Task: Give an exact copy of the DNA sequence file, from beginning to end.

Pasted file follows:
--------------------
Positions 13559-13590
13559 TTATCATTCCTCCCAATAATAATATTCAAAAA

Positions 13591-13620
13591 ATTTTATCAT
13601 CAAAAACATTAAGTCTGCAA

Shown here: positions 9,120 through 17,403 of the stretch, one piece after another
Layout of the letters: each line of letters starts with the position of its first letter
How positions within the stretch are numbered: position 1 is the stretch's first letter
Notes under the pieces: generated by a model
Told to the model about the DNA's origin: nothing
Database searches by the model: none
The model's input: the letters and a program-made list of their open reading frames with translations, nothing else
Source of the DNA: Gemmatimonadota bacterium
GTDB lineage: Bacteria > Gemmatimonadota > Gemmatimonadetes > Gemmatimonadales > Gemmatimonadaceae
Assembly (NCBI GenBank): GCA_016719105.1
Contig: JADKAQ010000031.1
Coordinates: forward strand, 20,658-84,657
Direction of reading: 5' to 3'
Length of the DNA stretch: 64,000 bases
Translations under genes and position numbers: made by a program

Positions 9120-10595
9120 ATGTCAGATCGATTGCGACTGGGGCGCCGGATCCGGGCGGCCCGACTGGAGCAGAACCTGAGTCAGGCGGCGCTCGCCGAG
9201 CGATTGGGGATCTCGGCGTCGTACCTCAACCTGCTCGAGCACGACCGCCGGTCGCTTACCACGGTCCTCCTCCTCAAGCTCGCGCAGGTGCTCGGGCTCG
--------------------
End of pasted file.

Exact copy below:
Positions 13559-13590
13559 TTATCATTCCTCCCAATAATAATATTCAAAAA

Positions 13591-13620
13591 ATTTTATCAT
13601 CAAAAACATTAAGTCTGCAA

Shown here: positions 9,120 through 17,403 of the stretch, one piece after another
Layout of the letters: each line of letters starts with the position of its first letter
How positions within the stretch are numbered: position 1 is the stretch's first letter
Notes under the pieces: generated by a model
Told to the model about the DNA's origin: nothing
Database searches by the model: none
The model's input: the letters and a program-made list of their open reading frames with translations, nothing else
Source of the DNA: Gemmatimonadota bacterium
GTDB lineage: Bacteria > Gemmatimonadota > Gemmatimonadetes > Gemmatimonadales > Gemmatimonadaceae
Assembly (NCBI GenBank): GCA_016719105.1
Contig: JADKAQ010000031.1
Coordinates: forward strand, 20,658-84,657
Direction of reading: 5' to 3'
Length of the DNA stretch: 64,000 bases
Translations under genes and position numbers: made by a program

Positions 9120-10595
9120 ATGTCAGATCGATTGCGACTGGGGCGCCGGATCCGGGCGGCCCGACTGGAGCAGAACCTGAGTCAGGCGGCGCTCGCCGAG
9201 CGATTGGGGATCTCGGCGTCGTACCTCAACCTGCTCGAGCACGACCGCCGGTCGCTTACCACGGTCCTCCTCCTCAAGCTCGCGCAGGTGCTCGGGCTCG